- If you “work well under pressure” (meaning you are a person who procrastinates) drop this class NOW.
- If you think that an online writing class is a good way to “get it over with” an online class is not your best choice. Online classes involve a major time commitment and unless you are organized, motivated and focused, it is very easy to fall behind.
- Your homework will be posted online where your classmates can read it. If you are uncomfortable letting others read your writing or taking and receiving constructive criticism from your professor and your classmates that others will read, drop this class NOW.
If you are uncomfortable using computers, but you still want to take an online class, take an introductory course to computers FIRST. Your experience will be MUCH better in an online class if you don’t have to learn to use computers too.
If you are not sure about your ability to handle an online class, here are two surveys you can take to assess your aptitude in this area. Answer HONESTLY. It’s for your own benefit to know yourself well and to get the most from a class.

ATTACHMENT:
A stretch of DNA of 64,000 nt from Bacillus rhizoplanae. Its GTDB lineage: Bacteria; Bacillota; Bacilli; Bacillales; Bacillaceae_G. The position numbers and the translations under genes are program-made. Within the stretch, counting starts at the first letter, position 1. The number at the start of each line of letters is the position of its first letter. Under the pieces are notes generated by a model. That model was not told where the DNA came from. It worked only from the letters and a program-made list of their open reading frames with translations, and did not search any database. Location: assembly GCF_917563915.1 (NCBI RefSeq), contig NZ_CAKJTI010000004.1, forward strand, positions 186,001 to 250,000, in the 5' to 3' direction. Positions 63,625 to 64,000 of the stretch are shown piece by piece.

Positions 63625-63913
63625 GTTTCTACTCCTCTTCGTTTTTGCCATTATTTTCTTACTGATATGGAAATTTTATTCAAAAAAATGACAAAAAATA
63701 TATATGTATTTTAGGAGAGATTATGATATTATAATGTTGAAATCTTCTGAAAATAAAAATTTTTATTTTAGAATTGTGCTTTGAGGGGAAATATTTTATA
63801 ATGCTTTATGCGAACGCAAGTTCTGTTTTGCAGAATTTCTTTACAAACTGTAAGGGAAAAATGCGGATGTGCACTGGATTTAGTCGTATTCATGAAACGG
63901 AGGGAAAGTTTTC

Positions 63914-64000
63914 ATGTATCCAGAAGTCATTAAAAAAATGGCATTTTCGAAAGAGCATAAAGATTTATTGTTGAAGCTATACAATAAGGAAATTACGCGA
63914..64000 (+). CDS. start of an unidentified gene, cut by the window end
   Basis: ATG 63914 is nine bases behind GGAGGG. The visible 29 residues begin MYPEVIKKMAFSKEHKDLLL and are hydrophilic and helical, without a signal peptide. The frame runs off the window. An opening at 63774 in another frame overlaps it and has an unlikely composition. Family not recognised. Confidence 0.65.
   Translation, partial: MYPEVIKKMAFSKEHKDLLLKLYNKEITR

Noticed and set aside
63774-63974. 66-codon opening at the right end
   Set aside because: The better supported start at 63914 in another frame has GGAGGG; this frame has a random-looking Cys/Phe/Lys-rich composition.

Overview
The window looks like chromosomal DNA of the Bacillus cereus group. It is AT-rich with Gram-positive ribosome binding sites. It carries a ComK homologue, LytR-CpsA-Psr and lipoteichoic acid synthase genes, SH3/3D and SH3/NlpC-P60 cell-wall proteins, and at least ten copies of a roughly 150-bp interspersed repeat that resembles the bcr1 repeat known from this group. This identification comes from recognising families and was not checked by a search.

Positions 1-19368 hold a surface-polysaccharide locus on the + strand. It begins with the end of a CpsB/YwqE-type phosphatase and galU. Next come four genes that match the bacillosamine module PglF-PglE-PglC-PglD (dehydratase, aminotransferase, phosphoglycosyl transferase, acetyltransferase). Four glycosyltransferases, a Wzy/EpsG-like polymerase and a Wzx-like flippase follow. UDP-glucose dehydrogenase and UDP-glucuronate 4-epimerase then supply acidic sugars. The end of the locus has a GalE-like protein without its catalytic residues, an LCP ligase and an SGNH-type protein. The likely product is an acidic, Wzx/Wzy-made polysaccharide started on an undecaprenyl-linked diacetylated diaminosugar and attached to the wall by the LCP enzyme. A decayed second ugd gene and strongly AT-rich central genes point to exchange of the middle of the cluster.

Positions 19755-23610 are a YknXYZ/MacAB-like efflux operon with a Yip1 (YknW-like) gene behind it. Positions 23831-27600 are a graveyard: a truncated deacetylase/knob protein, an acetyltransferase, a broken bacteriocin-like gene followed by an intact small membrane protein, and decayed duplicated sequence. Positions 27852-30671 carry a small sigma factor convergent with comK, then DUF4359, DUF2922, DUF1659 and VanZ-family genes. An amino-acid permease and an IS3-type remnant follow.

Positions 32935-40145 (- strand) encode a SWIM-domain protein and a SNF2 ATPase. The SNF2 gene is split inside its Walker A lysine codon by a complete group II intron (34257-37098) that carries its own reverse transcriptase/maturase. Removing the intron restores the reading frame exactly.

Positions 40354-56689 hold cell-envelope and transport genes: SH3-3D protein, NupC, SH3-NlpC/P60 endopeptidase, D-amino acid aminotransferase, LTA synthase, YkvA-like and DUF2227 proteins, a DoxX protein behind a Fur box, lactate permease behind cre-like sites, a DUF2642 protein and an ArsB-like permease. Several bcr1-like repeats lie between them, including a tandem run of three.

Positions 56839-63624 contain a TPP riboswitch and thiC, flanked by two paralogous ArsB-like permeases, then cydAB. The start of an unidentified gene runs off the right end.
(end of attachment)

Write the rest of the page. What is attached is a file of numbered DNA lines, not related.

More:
For those mature and motivated enough, the online writing class was usually a good choice and they learned a lot. Once the mechanical agonies were over, things got good. Reading this made me happy this morning.
How to Comment on the Work of Your Classmates
When you comment on your classmates’ work, open their thread, read what they have written, then press the Reply button. That is the space in which you can comment.